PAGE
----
About the baby name question

Take this revealing little quiz to see what you and your spouse know about names. This is a good way to determine whether your final name choice is likely to please you and your child one year from now (as well as ten years down the road) .

No one walks into the baby-naming arena free of biases. In truth, we all have names we don’t like simply because we sat by someone in school named Bathsheba and she popped her gum the whole livelong day, which made us loathe that name “just because.”

So, just for fun, see how you fare on the following quiz. This will tell you what kind of slant and awareness you bring to the baby-naming table.

  1. On a scale of 1 to 10, how important was your name in your own development of confidence and sense of self?
  2. Do you believe that   a name  influences  a child’s life insofar  as popularity , achievement, and self-confidence?
  3. How would you rate your satisfaction with your own name, from 1 to 10 (with 10 meaning  that you  always loved it) ?
  1. What do you want in a name for your baby-one that’s safe, fun, respectable , bizarre, or exciting?
  2. What’s one thing that always bothered you about your name?
  3. What’s something nobody knows about how you feel about your name?
  4. Did you have to grow into your name or did you like it early on?
  5. Do you believe certain names are so lightweight or weird that they make teachers and poten tial employers dismiss those individuals before they even meet them?
  6. Can you remember the names of the most popular boy and girl in your high school?
  7. Do you think it matters when a child has a name he or she has to explain, repeat, or pronoun ce for other people?

Check it out. Your answers reveal the following:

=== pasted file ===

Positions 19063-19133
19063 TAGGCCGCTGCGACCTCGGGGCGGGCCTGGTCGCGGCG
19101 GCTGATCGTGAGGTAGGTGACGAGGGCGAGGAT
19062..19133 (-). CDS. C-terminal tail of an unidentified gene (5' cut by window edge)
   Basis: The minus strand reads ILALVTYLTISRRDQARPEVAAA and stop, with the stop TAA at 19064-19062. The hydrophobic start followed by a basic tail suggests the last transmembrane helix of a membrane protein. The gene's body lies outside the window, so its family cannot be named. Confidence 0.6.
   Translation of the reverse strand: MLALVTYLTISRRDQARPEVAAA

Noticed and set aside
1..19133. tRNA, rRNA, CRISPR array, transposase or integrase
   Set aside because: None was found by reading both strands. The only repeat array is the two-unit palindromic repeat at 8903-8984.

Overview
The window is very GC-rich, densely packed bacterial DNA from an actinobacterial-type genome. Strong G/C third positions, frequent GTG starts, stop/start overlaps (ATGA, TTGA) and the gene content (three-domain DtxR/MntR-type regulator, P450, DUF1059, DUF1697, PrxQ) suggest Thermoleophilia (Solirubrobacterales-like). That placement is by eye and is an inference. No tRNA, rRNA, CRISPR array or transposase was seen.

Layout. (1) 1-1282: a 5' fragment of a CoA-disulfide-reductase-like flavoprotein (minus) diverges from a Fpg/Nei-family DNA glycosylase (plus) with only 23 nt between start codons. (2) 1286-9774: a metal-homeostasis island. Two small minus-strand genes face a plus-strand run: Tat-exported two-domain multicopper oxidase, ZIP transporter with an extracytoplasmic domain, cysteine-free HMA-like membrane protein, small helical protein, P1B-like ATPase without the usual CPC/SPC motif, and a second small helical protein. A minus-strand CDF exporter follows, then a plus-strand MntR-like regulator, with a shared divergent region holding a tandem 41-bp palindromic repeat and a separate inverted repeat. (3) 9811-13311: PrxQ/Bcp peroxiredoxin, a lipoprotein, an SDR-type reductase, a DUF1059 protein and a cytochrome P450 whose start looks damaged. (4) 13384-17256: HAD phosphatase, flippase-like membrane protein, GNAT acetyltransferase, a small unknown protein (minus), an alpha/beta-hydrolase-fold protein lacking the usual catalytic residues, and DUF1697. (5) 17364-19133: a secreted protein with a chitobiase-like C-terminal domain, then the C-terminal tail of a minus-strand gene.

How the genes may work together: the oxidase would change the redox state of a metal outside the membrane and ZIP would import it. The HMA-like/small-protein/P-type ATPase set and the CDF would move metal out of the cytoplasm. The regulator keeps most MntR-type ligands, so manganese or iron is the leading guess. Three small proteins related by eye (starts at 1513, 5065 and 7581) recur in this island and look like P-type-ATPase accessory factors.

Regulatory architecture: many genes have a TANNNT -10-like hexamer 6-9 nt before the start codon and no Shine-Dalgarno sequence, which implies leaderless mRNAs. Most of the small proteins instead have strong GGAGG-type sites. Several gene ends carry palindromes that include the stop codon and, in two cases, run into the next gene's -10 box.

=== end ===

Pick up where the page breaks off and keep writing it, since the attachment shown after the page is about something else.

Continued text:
1. 7 to 10: Give yourself 10 points for an elevated awareness of a name’s impor­ tance in forming a person.
2. Yes: Give yourself 10 points. No: give yourself 0 points.
3. 7 to 10: 0 points. 1 to 6: 10 points. (People who have always been comfortable with their names often don’t fully understand how an odd, hard-to-pronounce name can affect someone.)
4. If you answered “bizarre” or “exciting,” give yourself 0 points. If you answered “safe,” “fun,” or “respectable,” you get 10 points.
5. If you have an answer for this question, you get 10 points for elevated aware­ ness of the importance of a name. Otherwise, you get 0.
6. If you have always kept your feelings secret about your name, you may have “issues” when it comes to baby naming, so you get 0 points. If you answered that you have no secrets about your name, you get 10 points.
7. If you said that you had to grow into your name, you get 10 points because this indicates you went through the pain of having a name that didn’t feel comfortable or right. If you always liked your name, you also get 10 points because you know how great it feels to have a name that fits.
8. Yes: You get 10 points. No: Wrong answer-studies prove that employers and teachers sometimes prejudge people in a negative way when their names are odd or spelled differently than usual. So you get 0 points.
9. Yes: You get 10 points because this indicates a high level of name awareness. No: You get 0 points because you weren’t paying enough attention to names.
10. Yes: You get 10 points. No: You get 0 points-it does matter. Having to explain a name or pronounce it all the time turns out to be a bit of a liability for a child-a small setback.

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